There is always excitement in a family when a son or daughter comes home and says they have found the love of their life and are getting married. Compound that with an expectation of having grandchildren and everyone cannot wait to see their families grow.
If you are a business family and your intention is to pass on your enterprise on to your children and grandchildren, your level of excitement may be subdued when you start to think about what might happen to your business should your child become separated and ultimately divorced. You probably intend on being fully supportive (emotionally and financially) of your child and his/her family, but in the event of a divorce, you certainly don’t want to be in a position where an ownership interest in your business ends up in the ex-spouse’s hands and just the thought of having to buy back shares in your own company makes you sick!
The problem in a divorce is that shares in a company are ‘matrimonial property’ and the value of those shares will need to be addressed in any divorce situation as 50% of the gain in the value of those shares while your child is married is attributed to the ex-spouse. The problem becomes more complex if the family business is a private company as no one really knows what the exact value of the company is and your ex-son/daughter-in-law thinks his/her interest in your company is far greater than you do.
But what can you do to control this?
Lawyers will tell you that you need to have a Pre-Nuptial Agreement, a Family Trust, and/or a Unanimous Shareholders Agreement to address the ownership of the. Each of these has its issues and none of them eliminate the potential problem.
Pre-Nuptial Agreements are probably the most effective in addressing any future divorce provided that they have been properly prepared, the assets and interests of each other are fully disclosed, each party has obtained a certificate of independent legal advice, and the signing of the agreement is not coerced (including the need to sign it the day before the wedding). While the concept of the Pre-Nuptial Agreement is fairly straightforward, are you prepared to force your son/daughter to get one before he/she gets married? Is your child prepared to have the conversation with his/her love to say “I love you and will spend the rest of my life with you once you sign on the dotted line”? The issue gets even more difficult if you decide that all of your children have to get one and one or more of them is already married and needs to get a Post-Nuptial Agreement.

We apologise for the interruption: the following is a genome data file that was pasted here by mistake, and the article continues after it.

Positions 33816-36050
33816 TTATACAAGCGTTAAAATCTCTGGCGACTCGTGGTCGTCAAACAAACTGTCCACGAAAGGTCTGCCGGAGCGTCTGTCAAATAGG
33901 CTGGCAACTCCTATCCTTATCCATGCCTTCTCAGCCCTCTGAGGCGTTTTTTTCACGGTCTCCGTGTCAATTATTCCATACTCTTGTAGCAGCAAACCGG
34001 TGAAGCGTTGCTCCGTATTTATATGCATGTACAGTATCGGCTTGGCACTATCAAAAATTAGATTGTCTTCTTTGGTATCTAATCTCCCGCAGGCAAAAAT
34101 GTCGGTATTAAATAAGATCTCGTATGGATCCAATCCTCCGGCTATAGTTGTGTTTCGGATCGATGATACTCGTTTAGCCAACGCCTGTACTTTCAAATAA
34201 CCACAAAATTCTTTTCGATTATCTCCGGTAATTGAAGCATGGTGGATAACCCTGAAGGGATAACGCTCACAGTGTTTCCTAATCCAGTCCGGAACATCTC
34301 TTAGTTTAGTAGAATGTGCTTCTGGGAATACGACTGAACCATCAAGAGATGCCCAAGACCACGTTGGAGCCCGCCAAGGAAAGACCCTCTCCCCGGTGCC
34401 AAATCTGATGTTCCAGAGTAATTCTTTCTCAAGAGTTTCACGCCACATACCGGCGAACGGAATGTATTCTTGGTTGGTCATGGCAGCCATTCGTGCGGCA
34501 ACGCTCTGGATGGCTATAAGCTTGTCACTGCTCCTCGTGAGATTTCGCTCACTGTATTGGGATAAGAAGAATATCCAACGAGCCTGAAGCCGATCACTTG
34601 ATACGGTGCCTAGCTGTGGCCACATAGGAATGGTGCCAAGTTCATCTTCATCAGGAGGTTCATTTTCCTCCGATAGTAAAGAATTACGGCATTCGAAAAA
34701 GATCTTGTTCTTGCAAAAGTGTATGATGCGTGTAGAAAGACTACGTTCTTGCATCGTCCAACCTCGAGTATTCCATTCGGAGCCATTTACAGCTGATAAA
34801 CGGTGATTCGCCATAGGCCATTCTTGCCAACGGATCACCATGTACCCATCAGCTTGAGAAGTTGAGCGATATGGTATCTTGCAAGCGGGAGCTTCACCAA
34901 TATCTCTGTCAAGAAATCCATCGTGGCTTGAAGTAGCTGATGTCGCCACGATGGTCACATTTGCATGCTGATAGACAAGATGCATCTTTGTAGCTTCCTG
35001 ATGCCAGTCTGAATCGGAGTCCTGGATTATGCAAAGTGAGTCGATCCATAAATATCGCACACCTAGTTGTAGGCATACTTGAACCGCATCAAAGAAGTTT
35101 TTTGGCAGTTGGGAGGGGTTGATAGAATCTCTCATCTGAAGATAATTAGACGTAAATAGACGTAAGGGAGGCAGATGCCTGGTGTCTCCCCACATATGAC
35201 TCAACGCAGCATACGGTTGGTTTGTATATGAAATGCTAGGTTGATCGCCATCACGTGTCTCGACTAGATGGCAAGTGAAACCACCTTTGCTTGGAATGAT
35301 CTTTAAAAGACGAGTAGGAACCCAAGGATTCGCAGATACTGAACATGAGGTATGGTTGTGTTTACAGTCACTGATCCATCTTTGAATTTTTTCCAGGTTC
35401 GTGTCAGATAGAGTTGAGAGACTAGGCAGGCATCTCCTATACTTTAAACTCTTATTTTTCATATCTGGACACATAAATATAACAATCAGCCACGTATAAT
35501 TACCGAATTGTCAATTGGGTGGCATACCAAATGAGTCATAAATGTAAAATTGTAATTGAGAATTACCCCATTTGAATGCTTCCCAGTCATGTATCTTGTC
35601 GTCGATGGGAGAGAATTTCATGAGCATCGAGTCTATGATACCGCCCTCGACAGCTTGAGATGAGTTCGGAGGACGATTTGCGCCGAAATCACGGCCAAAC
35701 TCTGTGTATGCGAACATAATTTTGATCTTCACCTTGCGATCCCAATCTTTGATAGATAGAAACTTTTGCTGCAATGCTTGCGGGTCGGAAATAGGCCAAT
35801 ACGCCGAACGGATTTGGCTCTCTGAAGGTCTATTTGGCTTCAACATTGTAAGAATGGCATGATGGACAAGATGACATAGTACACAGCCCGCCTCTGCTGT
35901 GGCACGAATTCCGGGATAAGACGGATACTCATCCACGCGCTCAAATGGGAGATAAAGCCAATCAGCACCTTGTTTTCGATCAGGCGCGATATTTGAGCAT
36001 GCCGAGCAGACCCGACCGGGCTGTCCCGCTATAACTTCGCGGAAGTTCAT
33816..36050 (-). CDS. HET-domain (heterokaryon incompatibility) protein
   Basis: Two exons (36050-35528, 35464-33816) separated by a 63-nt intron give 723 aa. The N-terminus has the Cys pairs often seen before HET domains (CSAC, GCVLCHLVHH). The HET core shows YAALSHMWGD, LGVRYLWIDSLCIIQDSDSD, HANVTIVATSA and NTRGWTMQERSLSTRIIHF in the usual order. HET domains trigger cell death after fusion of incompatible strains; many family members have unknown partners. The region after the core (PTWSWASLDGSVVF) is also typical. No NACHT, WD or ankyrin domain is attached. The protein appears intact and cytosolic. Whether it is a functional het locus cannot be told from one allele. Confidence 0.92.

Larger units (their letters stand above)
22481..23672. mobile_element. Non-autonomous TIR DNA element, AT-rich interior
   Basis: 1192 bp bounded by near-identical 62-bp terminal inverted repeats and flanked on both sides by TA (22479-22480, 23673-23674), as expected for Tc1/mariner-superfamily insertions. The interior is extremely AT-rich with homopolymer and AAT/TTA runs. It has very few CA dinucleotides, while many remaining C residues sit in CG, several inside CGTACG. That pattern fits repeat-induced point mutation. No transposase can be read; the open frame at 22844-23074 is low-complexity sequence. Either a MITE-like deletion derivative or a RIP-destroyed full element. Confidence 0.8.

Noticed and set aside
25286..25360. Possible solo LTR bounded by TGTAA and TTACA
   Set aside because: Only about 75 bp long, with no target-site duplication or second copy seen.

Family Trusts can be effective as the trustees have discretionary powers to determine who is and isn’t entitled to receive benefits under the trust. A trust can be developed where spouses are not entitled receive any benefits, but how does that work if your child should die and you feel the need to provide support in the raising of your grandchildren (any they are not old enough to receive the support directly)? If a spouse has been included, and benefits were distributed to that spouse during the marriage, having that interest removed on a divorce would be very difficult.
Unanimous Shareholders Agreements
A Unanimous Shareholders Agreement can be drafted to address divorce issues. If properly prepared, the divorce would trigger an obligation of a party to sell his/her interests in the company. Trying to impose terms in such an agreement without discussion among the parties will likely result in everyone incurring significant legal fees in the resolving the matrimonial property interest of the ex-spouse.
These are just a few of the issues to be addressed in any family enterprise succession plan and all of these issues need to be addressed by way of meaningful conversations with everyone that has a vested interest in the business.
If you are ready to have these discussions with your family, you may want to retain the services of a FAMILY ENTERPRISE ADVISOR™ to assist you and your family in formalizing a succession plan that everyone is prepared to adopt. FEA’s have the knowledge and training to address many of these issues and have a network of other professionals that can address issues that are not within their own professional discipline.
For more information about FEA’s, or to find a FEA to work with your family, go to https://family-enterprise-xchange.com.
If you have a question or issue that you would like to read about in future columns, please feel free to email me at firstname.lastname@example.org. If you want to revisit past columns, they are all online at www.yourfamilybusiness.ca.
Until next time.